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‘Wills’ are written instructions about who will get your property when you die.
You can also appoint someone in a Will to look after your children if you
die before they are 18.
To be valid, a Will has to comply with rules that were first written in 1837
and updated only a little since then!
It is very important to make sure that your Will is valid to avoid arguments after your death.
Why Make a Will?
If you die without having made a Will the Law decides who can share your property and deal with your affairs. Dying without a valid will is called intestacy or dying intestate.
There is a fixed order of entitlement and it cannot be changed
People often assume that, if they have no Will, everything will pass to their spouse or partner. This is not always the case.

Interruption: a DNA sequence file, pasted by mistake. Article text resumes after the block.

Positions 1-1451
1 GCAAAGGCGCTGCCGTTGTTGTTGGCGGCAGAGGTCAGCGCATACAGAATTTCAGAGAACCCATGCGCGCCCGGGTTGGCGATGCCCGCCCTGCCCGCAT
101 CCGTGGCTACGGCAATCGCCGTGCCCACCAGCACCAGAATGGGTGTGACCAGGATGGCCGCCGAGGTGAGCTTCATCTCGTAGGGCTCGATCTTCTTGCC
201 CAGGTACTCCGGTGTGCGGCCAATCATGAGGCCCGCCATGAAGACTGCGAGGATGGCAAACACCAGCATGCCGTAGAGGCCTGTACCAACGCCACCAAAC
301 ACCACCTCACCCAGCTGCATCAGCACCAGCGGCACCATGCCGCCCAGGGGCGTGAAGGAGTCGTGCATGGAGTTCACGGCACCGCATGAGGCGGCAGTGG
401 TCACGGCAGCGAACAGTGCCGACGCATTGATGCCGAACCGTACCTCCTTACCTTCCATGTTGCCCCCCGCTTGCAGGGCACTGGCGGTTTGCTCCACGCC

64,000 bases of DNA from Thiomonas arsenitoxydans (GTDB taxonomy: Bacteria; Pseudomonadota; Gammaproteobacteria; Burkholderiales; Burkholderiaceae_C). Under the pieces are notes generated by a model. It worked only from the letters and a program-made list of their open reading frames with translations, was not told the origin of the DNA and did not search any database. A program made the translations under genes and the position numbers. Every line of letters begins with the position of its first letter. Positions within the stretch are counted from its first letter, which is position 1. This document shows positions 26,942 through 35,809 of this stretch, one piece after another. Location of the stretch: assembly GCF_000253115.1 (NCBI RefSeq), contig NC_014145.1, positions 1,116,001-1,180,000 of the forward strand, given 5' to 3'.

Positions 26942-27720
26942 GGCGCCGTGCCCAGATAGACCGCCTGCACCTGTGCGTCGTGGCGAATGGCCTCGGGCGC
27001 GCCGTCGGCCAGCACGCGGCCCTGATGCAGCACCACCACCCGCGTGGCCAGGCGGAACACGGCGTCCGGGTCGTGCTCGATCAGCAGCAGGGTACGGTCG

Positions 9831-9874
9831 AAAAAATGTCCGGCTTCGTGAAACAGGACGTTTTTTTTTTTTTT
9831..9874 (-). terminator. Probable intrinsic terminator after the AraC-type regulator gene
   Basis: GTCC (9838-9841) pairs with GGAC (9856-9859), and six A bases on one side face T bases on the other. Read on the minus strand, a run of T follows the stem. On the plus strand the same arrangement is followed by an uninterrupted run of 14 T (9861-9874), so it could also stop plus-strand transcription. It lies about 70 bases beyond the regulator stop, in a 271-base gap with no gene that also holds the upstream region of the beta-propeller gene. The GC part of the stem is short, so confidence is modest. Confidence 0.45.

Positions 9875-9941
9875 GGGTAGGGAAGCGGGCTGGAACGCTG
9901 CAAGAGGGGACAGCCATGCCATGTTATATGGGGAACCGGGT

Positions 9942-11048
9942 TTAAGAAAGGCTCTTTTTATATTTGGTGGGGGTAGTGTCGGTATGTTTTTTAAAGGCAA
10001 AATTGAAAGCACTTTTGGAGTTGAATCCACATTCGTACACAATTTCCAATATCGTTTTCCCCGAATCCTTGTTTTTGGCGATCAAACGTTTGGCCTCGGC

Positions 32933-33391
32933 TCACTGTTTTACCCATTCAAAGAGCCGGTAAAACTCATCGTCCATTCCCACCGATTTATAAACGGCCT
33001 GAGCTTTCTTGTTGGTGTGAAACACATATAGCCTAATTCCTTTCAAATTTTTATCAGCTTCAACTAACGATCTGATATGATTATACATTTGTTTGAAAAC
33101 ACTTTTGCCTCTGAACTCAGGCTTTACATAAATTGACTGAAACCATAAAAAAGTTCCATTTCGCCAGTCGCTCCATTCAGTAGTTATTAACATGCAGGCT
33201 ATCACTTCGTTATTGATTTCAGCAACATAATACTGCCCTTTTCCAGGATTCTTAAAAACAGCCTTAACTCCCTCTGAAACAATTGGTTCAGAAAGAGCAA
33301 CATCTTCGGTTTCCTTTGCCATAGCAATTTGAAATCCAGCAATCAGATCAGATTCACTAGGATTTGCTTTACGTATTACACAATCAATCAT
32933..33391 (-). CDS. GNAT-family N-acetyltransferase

Under the ‘intestacy rules’ only property up to a certain value passes automatically to your spouse. If your estate includes a house in your sole name, it is possible that the value of this would exceed the amount which your spouse would automatically receive.
If you hold property in joint names with another person it may pass automatically to that person upon your death – with or without a Will. You might not want that to happen and the terms of your joint ownership would need to be checked
If you have a partner but are not married or legally civil partners, that partner has no right to your property should you die.
If you have no close family, the costs incurred in tracing very distant relatives can be high.
You can make sure that you leave property to your family in a ‘tax efficient manner’.
Step-Children would not benefit under an intestacy.
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Wills & Probate / Wills